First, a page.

• Breast cancer affects one in nine Australian women.
  • It is important for all women to get to know the normal look and feel of their breasts.
  • Although most breast changes aren’t caused by breast cancer, you should always consult your doctor if you notice an ‘unusual’ change.
  • Treatment for breast cancer may include surgery, radiotherapy, chemotherapy and hormone therapy.
Breast cancer affects one in eight Australian women. It is the most common cancer for Victorian women, with almost 3,700 diagnoses in 2012.

Breast cancer can occur at any age, but it is most common in women over the age of 60. Around one quarter of women who are diagnosed with breast cancer are younger than 50.

Men can also develop breast cancer, although this is extremely rare. Each year, about 25 men are diagnosed in Victoria. It is treated in the same way as breast cancer in women.

There are different types of breast cancer, but they all begin in the milk ducts or the milk lobules (or both). Some breast cancers are found when they are ‘in situ. This means that they have not spread outside the milk duct or lobule where the cancer began.

Most breast cancers are found when they are ‘invasive’. This means the cancers have grown beyond the duct or lobule, where they began, into other breast tissue, or spread to other parts of the body. Breast cancer that spreads out of the breast may spread to lymph nodes in the armpit nearest the breast affected by cancer (axillary lymph nodes). It can also spread to other parts of the body, such as the bones, lungs and liver.

Risks and causes of breast cancer

The exact cause of breast cancer is unknown, but factors that seem to increase risk include:
  • gender – being a woman
  • getting older – women over 50 years of age are invited to take part in yearly mammograms to screen for breast cancer (women from the age of 40 are also able to access yearly mammograms)
  • heredity – having several close family members (mother, sister or daughter) who have had breast cancer
  • previous history of breast cancer – women who have had breast cancer have a greater risk of developing it again
  • certain breast diseases – some types of breast disease that are found through mammograms indicate an increased risk.

Other risk factors for breast cancer

Other factors that seem to increase risk include:
  • not having children or having children after the age of 30
  • early age at first period
  • later age of natural menopause (55 years or older)
  • alcohol intake (more than one standard drink per day)
  • obesity or gaining a lot of weight after menopause
  • using the contraceptive pill – the risk is higher while taking the pill and for about ten years after stopping use
  • using hormone replacement therapy (HRT) – also known as hormone therapy (HT) – the risk increases the longer you take it, but disappears within about two years of stopping use.
Having some of these risk factors does not mean that you will get breast cancer. Most women with breast cancer have no known risk factors, aside from getting older. More research needs to be done before we can be definite about risk factors.

In men, the main risk factor is abnormal enlargement of the breasts (gynaecomastia) due to drug, chemical or hormone treatments. Men with Klinefelter’s syndrome (a sex chromosome disorder) can also be at risk. A man’s risk increases where there is a family history of male breast cancer or a strong family history of breast cancer.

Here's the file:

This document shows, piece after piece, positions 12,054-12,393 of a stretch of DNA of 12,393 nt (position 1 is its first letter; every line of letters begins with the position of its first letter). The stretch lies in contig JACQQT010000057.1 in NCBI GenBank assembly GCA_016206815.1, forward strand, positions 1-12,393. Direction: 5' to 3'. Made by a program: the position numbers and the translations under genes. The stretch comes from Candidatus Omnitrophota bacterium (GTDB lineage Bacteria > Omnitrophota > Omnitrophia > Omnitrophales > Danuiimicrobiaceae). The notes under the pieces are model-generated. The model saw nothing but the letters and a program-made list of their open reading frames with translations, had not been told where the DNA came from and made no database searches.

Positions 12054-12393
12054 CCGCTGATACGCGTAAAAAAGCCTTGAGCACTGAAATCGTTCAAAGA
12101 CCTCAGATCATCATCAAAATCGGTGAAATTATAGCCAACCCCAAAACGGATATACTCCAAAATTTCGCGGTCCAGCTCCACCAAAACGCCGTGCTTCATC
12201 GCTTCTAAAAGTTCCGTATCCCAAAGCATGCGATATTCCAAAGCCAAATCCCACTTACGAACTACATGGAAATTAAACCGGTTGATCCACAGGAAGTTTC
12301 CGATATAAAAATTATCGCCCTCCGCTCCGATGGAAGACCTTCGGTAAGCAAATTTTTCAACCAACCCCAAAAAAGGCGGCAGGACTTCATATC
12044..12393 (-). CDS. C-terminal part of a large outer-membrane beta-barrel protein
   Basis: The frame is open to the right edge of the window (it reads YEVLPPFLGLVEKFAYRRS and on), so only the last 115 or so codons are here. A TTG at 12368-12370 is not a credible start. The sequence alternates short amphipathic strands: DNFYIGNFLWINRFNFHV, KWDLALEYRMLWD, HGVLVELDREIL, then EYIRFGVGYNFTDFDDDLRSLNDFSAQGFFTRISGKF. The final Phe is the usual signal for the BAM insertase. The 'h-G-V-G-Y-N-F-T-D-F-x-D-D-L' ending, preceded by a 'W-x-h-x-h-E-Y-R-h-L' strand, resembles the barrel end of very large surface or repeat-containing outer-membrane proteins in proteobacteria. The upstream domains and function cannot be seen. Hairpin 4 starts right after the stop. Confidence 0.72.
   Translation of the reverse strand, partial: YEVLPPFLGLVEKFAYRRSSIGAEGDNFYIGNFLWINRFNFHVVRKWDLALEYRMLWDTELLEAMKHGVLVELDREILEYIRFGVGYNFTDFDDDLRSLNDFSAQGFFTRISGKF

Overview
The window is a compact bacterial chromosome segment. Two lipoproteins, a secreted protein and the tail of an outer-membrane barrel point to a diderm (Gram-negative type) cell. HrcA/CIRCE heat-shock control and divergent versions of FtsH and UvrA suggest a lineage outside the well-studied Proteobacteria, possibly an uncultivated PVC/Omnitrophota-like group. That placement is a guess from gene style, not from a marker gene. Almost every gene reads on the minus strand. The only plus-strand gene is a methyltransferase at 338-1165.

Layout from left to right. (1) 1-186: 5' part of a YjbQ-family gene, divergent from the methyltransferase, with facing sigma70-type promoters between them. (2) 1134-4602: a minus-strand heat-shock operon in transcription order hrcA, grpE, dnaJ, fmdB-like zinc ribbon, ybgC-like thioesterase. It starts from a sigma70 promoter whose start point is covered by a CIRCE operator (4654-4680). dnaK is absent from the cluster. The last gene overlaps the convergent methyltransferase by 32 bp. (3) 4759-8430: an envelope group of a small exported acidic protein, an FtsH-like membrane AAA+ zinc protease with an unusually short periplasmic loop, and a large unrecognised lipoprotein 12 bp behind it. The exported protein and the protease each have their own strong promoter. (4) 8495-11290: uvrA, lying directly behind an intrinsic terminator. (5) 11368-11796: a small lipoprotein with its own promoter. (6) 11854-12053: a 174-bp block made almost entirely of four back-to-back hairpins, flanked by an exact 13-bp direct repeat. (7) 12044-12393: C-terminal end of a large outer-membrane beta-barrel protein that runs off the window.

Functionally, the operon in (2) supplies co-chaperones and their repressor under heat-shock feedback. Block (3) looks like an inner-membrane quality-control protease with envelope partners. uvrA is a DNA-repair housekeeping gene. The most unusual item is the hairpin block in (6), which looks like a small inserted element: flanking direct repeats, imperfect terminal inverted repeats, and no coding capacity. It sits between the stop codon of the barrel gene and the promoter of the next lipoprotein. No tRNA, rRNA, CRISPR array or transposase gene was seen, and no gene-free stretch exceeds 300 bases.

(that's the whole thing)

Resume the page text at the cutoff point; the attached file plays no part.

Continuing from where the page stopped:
The risk of breast cancer for transgender individuals varies depending on their situation. Transwomens’ risk factors are the same as for men, unless they have had or are having hormonal supplements, in which case, their risk of developing breast cancer is the same as the general population of Australian women. Transmens’ risk factors remain the same as for the general population of Australian women, unless they have had a mastectomy and then their risk is reduced.

Check your breasts

Breasts undergo many changes during a woman’s life. These changes can be due to puberty, the menstrual cycle, pregnancy, breastfeeding or changes in weight or ageing. It is important for all women to get to know the normal look and feel of their breasts.

By regularly checking your breasts, you may be able to recognise changes that could be a sign of breast cancer. Such changes include:
  • thickening of the tissue
  • a lump or lumpiness
  • discharge from the nipple
  • an inverted or ‘turned-in nipple’ (unless the nipple has always been turned in)
  • puckering or dimpling of the skin
  • a change in the shape of the breast or nipple
  • a painful area
  • anything that is not ‘usual’ for you.
Some of these symptoms can occur without any serious disease being present. Nine out of 10 breast changes are not breast cancer. However, just to be sure, your doctor should check any unusual breast change.

Screening mammography

Screening mammography is provided as a free service for women aged 50 to 74 through the BreastScreen Australia program. It is used to detect breast cancer early, when you are well and have no obvious breast symptoms. Screening mammograms can detect breast cancers that are too small to be felt by you or your doctor.

Mammograms taken at different times can later be compared to show changes in breast tissue over time. Screening is open to women from the age of 40 and can continue after the age of 74, however reminders are only sent to those who are between the ages of 50 and 74 years).

Diagnosis of breast cancer

Breast changes are investigated through a series of tests organised by your doctor or specialist. Most breast changes are diagnosed as benign (non-cancerous). If your tests show that you may have cancer, your doctor will refer you to a specialist who will advise you about treatment options.

Initial tests you may have include:
  • physical examination – breasts and armpits are examined
  • diagnostic mammogram – an x-ray of the breast tissue
  • ultrasound – a device that uses sound waves to scan the breast.
If further tests are required, one or more procedures may be used, including:
  • Fine needle aspiration – a very narrow needle is used to withdraw cells from the testing area.
  • Core biopsy – a larger needle is used to take a tissue sample for testing.
  • Open biopsy – surgery is performed under general anaesthetic to remove the whole area for testing.
  • Hormone tests – if a cancer is found, it can be checked for special markers called hormone receptors to see if it will respond to hormone treatment.